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This 5-minute trick might help you fall asleep faster, study says

If you spend most nights unable to sleep because you're thinking of all the things you have to do the next day, listen up. There might be a simple solution: Write them down.

New research from Baylor University in Texas suggests spending five minutes writing a to-do list before bed can help you get to sleep faster.

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"The main problem with falling asleep is that we get into bed and our mind doesn't turn off," lead researcher Michael Scullin, director of the Sleep Neuroscience and Cognitive Laboratory at Baylor University, told TODAY. "It seems like more and more, what's on people's minds at night is what they've got to do the next day."

Researchers looked at 57 participants split into two groups: one that spent five minutes writing down tasks that they had recently accomplished, and another that spent five minutes writing down unfinished tasks. In other words, a to-do list for the next day or so. Researchers measured their sleep overnight.

Previous research has shown that the physical act of writing can have positive psychological effects, but does it matter what people write if their goal is a good night’s sleep? Yes, it turns out. Participants who wrote a to-do list fell asleep faster — and the longer and more specific the tasks on the to-do list were, the better.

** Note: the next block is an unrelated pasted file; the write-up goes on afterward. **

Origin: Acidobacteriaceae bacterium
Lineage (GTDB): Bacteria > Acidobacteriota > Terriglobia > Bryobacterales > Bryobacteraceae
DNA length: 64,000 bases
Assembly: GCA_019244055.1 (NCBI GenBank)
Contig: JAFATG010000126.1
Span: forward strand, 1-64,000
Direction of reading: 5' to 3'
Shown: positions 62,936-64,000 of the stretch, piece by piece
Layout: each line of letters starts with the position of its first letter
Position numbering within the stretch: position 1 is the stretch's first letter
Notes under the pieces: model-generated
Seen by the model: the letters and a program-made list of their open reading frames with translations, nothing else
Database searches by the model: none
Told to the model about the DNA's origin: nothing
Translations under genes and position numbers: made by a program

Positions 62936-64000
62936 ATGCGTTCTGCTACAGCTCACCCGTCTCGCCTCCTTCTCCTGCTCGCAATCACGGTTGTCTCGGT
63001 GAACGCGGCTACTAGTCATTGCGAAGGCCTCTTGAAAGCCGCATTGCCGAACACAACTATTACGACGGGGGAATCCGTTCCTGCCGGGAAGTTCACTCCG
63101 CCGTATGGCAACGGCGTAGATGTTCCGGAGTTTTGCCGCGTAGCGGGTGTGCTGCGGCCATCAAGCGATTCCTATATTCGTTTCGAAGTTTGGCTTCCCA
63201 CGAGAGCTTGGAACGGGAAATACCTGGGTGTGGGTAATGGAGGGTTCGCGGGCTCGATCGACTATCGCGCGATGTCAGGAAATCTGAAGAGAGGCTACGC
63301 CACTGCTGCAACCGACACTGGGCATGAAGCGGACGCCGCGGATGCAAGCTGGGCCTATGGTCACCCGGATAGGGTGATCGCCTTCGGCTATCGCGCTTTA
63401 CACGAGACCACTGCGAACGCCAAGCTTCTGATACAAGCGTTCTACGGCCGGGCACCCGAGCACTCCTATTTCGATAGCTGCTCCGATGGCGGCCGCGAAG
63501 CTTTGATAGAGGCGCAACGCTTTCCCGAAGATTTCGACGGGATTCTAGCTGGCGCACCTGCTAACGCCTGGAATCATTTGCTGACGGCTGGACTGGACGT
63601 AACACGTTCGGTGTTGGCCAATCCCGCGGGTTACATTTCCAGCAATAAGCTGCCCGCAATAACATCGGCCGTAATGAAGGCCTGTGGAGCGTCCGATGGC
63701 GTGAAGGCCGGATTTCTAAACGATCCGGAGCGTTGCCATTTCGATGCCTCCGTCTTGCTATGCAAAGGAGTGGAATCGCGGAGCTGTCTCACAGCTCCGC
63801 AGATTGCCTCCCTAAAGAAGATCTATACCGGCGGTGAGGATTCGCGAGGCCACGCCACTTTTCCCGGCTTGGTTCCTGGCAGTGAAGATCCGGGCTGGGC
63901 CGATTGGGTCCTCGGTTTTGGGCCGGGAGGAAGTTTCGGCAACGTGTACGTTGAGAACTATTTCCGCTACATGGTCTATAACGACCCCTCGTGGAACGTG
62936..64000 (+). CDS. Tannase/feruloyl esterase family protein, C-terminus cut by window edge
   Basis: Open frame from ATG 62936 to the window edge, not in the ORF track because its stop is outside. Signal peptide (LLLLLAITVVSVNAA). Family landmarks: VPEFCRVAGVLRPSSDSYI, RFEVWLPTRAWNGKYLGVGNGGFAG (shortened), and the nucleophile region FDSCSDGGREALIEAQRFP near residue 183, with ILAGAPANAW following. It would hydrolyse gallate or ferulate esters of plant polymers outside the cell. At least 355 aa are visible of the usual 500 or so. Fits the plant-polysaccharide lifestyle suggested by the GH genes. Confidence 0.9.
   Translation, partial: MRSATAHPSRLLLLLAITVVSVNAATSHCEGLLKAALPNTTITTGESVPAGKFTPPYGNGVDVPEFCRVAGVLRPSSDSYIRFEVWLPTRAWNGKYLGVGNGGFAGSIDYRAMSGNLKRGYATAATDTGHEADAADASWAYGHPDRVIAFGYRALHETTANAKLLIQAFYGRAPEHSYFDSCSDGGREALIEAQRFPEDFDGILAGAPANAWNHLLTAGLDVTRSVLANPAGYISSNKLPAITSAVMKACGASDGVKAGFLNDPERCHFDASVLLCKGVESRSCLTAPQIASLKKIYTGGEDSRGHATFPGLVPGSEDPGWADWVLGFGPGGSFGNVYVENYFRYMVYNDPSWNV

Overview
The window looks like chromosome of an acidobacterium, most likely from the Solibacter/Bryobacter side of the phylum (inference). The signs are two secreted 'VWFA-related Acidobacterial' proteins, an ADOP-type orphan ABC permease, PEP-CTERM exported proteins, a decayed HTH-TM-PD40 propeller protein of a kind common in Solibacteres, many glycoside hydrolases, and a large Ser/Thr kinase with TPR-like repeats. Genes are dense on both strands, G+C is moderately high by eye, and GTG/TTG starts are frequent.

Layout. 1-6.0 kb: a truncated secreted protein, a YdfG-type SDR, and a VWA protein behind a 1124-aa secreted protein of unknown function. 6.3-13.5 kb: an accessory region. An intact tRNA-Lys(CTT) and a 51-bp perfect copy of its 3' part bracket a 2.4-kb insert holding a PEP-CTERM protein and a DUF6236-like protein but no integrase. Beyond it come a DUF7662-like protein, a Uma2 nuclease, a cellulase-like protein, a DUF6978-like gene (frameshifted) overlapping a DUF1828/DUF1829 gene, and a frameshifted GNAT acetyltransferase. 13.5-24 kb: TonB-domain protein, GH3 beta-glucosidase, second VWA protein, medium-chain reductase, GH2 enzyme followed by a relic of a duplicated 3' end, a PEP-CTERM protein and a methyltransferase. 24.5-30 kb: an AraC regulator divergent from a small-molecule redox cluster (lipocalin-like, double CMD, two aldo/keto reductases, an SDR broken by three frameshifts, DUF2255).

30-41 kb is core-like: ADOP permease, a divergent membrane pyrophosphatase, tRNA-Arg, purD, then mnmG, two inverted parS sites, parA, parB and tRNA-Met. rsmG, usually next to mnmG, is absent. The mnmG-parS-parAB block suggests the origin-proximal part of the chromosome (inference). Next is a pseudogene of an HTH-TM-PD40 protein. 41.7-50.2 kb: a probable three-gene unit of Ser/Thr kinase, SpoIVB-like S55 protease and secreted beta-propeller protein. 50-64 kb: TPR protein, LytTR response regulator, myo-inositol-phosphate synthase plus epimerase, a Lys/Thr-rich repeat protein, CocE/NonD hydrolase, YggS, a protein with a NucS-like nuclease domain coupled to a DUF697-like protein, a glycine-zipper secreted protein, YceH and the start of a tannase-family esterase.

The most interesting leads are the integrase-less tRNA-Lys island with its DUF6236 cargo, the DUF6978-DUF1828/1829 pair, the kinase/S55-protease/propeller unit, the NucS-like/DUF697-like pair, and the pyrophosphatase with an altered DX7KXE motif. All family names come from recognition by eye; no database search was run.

Participants who wrote to-do lists fell asleep, on average, about nine minutes faster than those who wrote lists of accomplished tasks.

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Could these soothing ASMR sounds help you sleep?

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Could these soothing ASMR sounds help you sleep?

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In a way, the findings, published in the Journal of Experimental Psychology, were surprising.

"(We wondered), what if writing about future activities causes you focus on them more and realize what you haven't done, and then it snowballs?" Scullin said. "So in a sense, we didn't know which way it was going to go. But you run the study and it comes out very clearly that writing a to-do list helps you fall asleep faster."

Researchers hypothesized that people who wrote to-do lists were able to "off-load" their worries by writing them down, and thus, sleep easier. The participants in the study were between the ages of 18 and 30 and did not have sleep problems, but Scullin suspects many people outside of that population can benefit from this simple nighttime task. At the very least, it can't hurt.

"All you have to gain is a little more sleep, and we could all use a little more sleep," Scullin said.

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